DETROIT – The Detroit Pistons have taken all kinds of lumps during the first few weeks of the season.
Their fiery second-year center who played high school basketball in Rochester, wasn’t about to back down from the one he got on Sunday, even if it came from the world’s most famous athlete.
LeBron James whacked Isaiah Stewart in the face, resulting in a bloody mess that required eight stitches. Stewart, who also attended elementary school in Rochester, reacted with rage and needed to be restrained multiple times during a third-quarter fracas between the Los Angeles Lakers and Pistons.
“His eye got cracked all the way open,” coach Dwane Casey said. “He was upset for a reason. I don’t think that James is a dirty player but it got them going, instead of continuing the momentum that we had.”
The altercation occurred early in the second half with the Pistons holding a 12-point lead. They eventually pushed that advantage to 17, but the Lakers roared back for a 121-116 victory.
Stewart sustained a large cut under his right eye during a Jerami Grant free throw while battling for position between James and DeAndre Jordan. Stewart was knocked to the floor. Once he got up, he immediately exchanged words with the long-time superstar and then tried to go after him.
James and Stewart were both ejected, James for a Flagrant Foul 2 and Stewart for his “multiple unsportsmanlike acts,” according to lead official Scott Foster. That referred to his repeated attempts to get into a fistfight with James and other Lakers.
The next step will come from the league office, which will decide whether any further punishment is warranted. Casey stated his case that his second-year center was punished enough.
“He shouldn’t be facing anything,” Casey said. “Not getting off the court in time, the league will have to decide on that. The man got eight stitches, or whatever the number of stitches it is, across his forehead. … He was upset, blood running down his face. I don’t see ramifications from the league from that standpoint, except for him just (not) leaving the court, maybe. I thought that’s why he got ejected out of the game. To me, that’s enough punishment.”
Cade Cunningham was one of the players who restrained Stewart.
“Trying to stop him from maybe getting into trouble, something like that,” Cunningham said.
Lakers big man Anthony Davis said James was trying to apologize to Stewart.
“Everyone in the league knows LeBron is not a dirty guy,” Davis said.
Stewart said he first played organized basketball as a 10-year old, when he was a student at Dr. Martin Luther King Jr. School No. 9 in the city of Rochester. He left the Rochester City School District for McQuaid Jesuit, a private school in Brighton, a suburb of Rochester. Stewart was listed at 6 feet-7 inches tall as a 14-year old.
“He’s a kid you won’t see very often around here,” McQuaid basketball coach Jack Leasure said during Stewart’s freshman year of high school.
Stewart remained at McQuaid through his sophomore year, then followed advice in 2017 to seek stiffer competition and help his then already rising status as a player sought after by well-known college basketball teams.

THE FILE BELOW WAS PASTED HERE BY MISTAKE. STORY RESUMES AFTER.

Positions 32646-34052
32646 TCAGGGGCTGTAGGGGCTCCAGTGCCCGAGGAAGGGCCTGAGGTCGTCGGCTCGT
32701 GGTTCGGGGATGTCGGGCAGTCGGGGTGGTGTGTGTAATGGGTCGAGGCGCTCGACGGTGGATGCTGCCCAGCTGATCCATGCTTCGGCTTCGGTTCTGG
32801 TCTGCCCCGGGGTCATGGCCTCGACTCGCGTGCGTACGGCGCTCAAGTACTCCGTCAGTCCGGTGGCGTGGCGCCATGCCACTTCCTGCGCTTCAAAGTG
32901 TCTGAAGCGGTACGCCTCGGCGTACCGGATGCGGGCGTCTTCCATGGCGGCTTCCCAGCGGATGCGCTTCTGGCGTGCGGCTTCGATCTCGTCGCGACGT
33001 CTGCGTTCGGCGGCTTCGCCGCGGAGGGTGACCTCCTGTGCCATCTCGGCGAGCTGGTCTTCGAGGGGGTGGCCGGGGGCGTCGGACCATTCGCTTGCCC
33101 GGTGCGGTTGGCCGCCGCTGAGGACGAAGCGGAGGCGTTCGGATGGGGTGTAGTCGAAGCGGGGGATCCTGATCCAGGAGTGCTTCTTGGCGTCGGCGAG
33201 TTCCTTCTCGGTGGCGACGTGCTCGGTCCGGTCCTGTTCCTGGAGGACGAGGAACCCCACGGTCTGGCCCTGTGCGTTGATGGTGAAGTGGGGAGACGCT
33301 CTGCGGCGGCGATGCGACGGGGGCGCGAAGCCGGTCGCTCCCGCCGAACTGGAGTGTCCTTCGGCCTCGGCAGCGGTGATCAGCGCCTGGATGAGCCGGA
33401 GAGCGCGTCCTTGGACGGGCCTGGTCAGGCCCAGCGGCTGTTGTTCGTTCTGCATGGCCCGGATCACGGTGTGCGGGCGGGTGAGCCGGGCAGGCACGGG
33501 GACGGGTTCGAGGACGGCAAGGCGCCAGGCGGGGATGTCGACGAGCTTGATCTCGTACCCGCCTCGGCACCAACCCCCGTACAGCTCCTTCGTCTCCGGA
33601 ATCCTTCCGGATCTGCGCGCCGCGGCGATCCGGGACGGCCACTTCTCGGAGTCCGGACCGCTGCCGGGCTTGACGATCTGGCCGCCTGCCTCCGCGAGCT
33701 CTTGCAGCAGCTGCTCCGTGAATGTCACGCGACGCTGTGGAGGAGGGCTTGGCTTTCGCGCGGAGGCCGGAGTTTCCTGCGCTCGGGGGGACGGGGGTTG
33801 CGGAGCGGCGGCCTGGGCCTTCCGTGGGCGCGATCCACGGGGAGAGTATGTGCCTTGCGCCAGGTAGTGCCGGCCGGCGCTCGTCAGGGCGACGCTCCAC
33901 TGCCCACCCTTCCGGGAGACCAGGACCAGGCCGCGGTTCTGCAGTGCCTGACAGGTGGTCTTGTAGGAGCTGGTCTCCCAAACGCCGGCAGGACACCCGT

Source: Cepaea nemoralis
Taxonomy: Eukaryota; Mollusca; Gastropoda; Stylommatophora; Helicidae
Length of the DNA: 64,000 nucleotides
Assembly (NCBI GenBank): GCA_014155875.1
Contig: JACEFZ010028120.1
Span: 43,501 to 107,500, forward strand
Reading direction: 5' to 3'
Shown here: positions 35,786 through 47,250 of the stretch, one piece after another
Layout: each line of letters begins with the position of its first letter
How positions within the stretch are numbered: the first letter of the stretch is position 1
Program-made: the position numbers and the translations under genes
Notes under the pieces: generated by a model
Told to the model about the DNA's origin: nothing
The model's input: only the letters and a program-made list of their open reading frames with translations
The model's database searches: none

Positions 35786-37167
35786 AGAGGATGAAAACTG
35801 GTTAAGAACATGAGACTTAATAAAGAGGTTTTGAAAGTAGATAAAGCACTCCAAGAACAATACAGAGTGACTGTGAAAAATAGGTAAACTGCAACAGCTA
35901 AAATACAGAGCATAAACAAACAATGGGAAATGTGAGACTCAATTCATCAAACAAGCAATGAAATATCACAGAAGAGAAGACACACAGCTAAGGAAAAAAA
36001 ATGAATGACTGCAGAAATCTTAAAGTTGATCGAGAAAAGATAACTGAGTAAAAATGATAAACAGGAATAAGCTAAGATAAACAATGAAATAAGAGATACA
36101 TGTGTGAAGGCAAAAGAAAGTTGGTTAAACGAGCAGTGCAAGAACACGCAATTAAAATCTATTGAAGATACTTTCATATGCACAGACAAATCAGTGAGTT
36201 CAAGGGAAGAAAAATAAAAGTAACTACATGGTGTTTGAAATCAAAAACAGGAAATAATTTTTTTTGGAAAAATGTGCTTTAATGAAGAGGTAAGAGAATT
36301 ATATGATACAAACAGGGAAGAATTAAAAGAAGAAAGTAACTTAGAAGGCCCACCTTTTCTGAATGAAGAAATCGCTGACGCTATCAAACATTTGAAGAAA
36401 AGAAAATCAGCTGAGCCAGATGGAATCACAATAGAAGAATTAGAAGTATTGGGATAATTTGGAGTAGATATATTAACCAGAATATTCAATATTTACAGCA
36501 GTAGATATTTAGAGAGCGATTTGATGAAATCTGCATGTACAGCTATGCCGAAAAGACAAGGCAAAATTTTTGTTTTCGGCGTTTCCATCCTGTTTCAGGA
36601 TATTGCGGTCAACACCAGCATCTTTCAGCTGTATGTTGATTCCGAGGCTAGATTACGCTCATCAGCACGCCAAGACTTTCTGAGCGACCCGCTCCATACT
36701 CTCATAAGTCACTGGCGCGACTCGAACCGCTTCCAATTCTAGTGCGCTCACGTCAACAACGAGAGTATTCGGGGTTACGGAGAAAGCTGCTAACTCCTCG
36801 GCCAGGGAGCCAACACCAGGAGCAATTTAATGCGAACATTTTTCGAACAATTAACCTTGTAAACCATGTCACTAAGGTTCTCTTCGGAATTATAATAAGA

A two-time Democrat and Chronicle All-Greater Rochester team member, Stewart ended up at La Lumiere, a prep school in LaPorte, Indiania, which was ranked No. 1 among high school basketball teams in the country by USA TODAY High School Sports.
Kentucky University, Syracuse, Michigan State and University of Washington all welcomed Stewart during official recruiting visits to their schools.
Playing in the USA Basketball system also helped Stewart in the college basketball recruiting scene, and he was considered a top 10 prospect in the nation by some, when he committed to play at Washington, coached by former Syracuse assistant Mike Hopkins.
Stewart, who was 6-9 and 250 pounds as a freshman at Washington, played one season with the Huskies before entering the NBA Draft. The Portland Trailblazers made Stewart the No. 16 overall pick in the 2020 draft, before trading the hard-working center to Detroit.
Cunningham notched his first career triple-double against the Lakers, but that was overshadowed by the fracas and the comeback by Los Angeles.
Davis and Russell Westbrook were ruthless in their own way, combining for 27 points, nine rebounds and nine assists in the fourth quarter, when the Lakers outscored the Pistons 37-17. Davis also had three blocks and two steals in the late going.
The Pistons shot 3-for-18 and had no assists in the last 12 minutes after recording 27 assists in the first three quarters.
“Maybe we just got bored with moving the ball,” Cunningham said.
What could be less boring is what will happen the next time Stewart, who wasn’t made available to the media, faces the Lakers. It just so happens the next Lakers-Pistons matchup is this coming Sunday, in Los Angeles.
“The sooner we can get it behind us,” Casey said, “the better.”
Casey advised Stewart after the game to not let the sight of him in a bloody rage, getting desperately held back from starting a brawl, be a defining moment in his young career.
“Just keep your head and don’t get a reputation afterward,” Casey said of his talk with Stewart. “I felt for the young man because he’s such a competitor, plays so hard. He’s a great kid but … he felt like it was a cheap shot across his brow. On the street, it would be a different story. It’s no reflection on Isaiah whatsoever.”
Contributing: Democrat and Chronicle reporter James Johnson